First, to what extent is an openness to people from other countries a prerequisite for becoming involved in international mission, and to what extent is increased concern for people from other countries a result of participating in international mission? Both could be true. In a way akin to prevenient grace, perhaps a nascent openness to concern for others from other countries allows for the actual extension of moral concern to those others after participating in international mission. Yet I am left with the question of whether international mission only transforms the moral circles of those with larger than average moral circles to begin with or whether international mission has the power to potentially transform the moral outlook of anyone.

Second, if it is true that The United Methodist Church is a disproportionately rural church but secular cosmopolitanism is associated with urban living, where one is more likely to encounter people, goods, and ideas from other countries and cultures, then where does that leave the outlook for cultivating cosmopolitanism among United Methodists? Are United Methodists, because of their rural distribution, less likely to adopt cosmopolitan outlooks on the church than people in other, more urban, denominations, or does Methodists' penchant for mission increase their cosmopolitanism?

This question feels particularly important to me as the UMC looks forward to a more world-wide future. The ability to successfully live into that future seems to depend, if not on widespread cosmopolitanism, at least a sustained sense by enough people in enough parts of the church that they have a moral and religious connection to fellow denomination members throughout the world. A successful worldwide church cannot be the work of a few church bureaucrats or denominational insiders but must be rooted in the impulses of people in local congregations.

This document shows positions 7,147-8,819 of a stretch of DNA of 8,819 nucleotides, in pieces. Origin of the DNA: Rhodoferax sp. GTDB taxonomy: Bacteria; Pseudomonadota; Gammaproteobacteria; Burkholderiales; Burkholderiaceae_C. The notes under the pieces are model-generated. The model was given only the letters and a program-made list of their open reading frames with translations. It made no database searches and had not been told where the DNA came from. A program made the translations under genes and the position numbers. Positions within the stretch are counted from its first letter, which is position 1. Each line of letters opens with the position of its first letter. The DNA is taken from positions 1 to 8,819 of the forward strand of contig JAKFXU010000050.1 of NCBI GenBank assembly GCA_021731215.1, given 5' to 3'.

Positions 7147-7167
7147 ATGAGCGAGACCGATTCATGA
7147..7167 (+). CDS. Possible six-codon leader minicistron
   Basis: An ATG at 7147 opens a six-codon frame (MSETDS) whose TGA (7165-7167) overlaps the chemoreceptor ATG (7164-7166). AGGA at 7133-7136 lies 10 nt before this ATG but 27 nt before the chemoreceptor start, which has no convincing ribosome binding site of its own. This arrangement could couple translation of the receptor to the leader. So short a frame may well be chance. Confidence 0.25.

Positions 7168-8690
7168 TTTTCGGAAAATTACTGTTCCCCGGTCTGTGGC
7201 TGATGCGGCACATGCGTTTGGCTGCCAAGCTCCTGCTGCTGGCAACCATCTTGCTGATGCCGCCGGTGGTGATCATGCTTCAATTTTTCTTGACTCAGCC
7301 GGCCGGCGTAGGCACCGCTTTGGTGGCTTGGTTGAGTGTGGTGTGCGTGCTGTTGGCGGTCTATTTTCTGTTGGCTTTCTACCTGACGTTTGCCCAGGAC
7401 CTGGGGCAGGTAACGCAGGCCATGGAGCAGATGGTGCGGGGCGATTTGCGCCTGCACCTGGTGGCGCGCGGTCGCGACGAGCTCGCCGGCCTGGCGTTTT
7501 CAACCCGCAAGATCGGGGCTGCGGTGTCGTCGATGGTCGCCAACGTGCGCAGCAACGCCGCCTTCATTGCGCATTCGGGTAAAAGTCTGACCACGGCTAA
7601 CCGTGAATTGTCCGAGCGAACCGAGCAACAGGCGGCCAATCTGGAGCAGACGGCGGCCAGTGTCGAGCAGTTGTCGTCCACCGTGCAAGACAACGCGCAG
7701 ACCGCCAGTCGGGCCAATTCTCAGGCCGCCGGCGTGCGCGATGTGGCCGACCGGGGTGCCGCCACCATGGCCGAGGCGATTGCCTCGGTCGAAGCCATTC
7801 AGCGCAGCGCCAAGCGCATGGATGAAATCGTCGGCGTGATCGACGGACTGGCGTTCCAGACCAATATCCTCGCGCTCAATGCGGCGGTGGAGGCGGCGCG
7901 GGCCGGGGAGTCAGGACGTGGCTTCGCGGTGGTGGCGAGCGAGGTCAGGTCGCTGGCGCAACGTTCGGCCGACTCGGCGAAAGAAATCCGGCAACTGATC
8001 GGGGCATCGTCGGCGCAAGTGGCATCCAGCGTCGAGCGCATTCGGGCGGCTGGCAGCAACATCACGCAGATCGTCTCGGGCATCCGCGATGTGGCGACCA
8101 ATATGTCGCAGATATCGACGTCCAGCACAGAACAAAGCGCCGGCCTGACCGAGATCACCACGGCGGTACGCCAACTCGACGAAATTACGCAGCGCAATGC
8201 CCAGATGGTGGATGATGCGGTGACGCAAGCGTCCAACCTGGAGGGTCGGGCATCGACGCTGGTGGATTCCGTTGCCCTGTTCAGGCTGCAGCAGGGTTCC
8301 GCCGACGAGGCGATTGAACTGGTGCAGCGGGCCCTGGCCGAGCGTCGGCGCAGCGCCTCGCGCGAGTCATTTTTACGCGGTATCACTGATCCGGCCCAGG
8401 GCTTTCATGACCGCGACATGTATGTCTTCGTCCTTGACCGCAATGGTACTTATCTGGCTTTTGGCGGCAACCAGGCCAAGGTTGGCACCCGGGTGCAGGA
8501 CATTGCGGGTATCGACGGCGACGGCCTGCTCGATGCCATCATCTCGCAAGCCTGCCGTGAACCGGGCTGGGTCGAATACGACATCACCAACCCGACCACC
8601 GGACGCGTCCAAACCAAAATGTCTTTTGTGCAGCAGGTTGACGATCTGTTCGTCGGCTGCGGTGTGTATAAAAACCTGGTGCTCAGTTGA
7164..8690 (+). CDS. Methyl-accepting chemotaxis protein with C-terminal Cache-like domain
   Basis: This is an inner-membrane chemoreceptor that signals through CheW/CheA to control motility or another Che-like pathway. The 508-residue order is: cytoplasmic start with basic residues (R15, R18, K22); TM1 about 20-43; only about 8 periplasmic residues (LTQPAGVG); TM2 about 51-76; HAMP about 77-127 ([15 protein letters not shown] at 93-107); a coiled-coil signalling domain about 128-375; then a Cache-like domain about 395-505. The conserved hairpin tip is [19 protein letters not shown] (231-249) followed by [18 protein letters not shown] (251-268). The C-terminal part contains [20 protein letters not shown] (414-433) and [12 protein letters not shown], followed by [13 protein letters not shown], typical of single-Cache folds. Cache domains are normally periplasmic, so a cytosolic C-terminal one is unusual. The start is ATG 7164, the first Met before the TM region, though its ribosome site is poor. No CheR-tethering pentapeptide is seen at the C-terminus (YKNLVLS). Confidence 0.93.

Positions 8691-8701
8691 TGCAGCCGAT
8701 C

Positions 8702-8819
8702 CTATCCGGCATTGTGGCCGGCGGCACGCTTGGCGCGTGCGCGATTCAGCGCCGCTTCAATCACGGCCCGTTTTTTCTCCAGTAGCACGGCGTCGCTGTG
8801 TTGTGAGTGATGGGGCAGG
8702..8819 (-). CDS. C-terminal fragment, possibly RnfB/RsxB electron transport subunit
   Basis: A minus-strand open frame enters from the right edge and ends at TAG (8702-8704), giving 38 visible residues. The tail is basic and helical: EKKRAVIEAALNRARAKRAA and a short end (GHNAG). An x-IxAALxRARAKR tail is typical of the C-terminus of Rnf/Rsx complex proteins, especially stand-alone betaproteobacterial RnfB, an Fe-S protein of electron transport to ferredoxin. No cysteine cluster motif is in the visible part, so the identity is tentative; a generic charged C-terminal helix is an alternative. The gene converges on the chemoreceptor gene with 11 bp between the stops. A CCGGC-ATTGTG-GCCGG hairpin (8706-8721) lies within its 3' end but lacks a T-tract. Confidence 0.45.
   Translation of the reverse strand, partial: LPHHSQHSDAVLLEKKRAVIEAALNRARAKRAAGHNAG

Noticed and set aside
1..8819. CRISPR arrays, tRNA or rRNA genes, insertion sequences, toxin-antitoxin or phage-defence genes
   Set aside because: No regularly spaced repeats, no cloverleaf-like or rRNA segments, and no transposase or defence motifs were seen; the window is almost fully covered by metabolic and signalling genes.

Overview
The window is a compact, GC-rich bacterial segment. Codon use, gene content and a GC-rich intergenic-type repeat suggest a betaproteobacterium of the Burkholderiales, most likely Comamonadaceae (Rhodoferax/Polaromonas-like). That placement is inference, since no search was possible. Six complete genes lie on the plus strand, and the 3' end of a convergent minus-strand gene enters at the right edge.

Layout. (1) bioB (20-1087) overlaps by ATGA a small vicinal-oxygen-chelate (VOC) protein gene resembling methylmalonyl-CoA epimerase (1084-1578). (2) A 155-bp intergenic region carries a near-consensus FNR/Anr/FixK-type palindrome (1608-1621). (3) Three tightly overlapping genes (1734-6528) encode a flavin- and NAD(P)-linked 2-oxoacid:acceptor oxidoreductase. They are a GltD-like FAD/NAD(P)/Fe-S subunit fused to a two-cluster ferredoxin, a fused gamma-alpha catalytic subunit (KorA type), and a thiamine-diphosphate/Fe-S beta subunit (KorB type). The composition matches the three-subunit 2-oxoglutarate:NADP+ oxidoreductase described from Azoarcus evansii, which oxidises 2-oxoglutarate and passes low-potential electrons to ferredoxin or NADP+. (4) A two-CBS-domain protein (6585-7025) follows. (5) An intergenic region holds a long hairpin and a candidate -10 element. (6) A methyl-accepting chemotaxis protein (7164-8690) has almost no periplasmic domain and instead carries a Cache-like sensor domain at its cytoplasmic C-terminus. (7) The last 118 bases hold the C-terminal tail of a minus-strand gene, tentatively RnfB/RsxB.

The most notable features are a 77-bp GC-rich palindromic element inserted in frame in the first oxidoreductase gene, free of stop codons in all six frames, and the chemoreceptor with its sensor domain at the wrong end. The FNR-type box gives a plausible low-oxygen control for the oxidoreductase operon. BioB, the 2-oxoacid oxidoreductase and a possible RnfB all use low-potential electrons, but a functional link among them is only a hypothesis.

Third, where does the rising tide of nationalism over the past decade leave international mission and missionary cosmopolitanism? Nationalism emphasizes one's identity in connection to their home nation (however defined). It is thus in tension with cosmopolitanism, which views the world in a supranational way (that is, beyond one nation). Is international mission destined to decline or to become more of a niche endeavor if its association with cosmopolitanism goes against the nationalist trends of the day?

While I do believe that Christianity requires that we enlarge our moral circles, I don't think it necessitates that all Christians adopt a cosmopolitan view of the world. It is possible to live as a good Christian without much of a sense of the world community. Indeed, the vast majority of Christians across time and space have oriented their lives primarily toward local concerns. This localism often does not even rise to the level of nationalism, let alone cosmopolitanism.

Still, as someone who cares about the church as an international body, who cares about mission, including international mission, these questions about international mission and international Christian community on the one side and the idea of cosmopolitanism on the other leave me somewhat unsettled. Even if it will not be a primary concern for all Christians, how does the church keep alive the sense of the transcendent kingdom of God, which is beyond all nations or other allegiances, in the world, but not of it?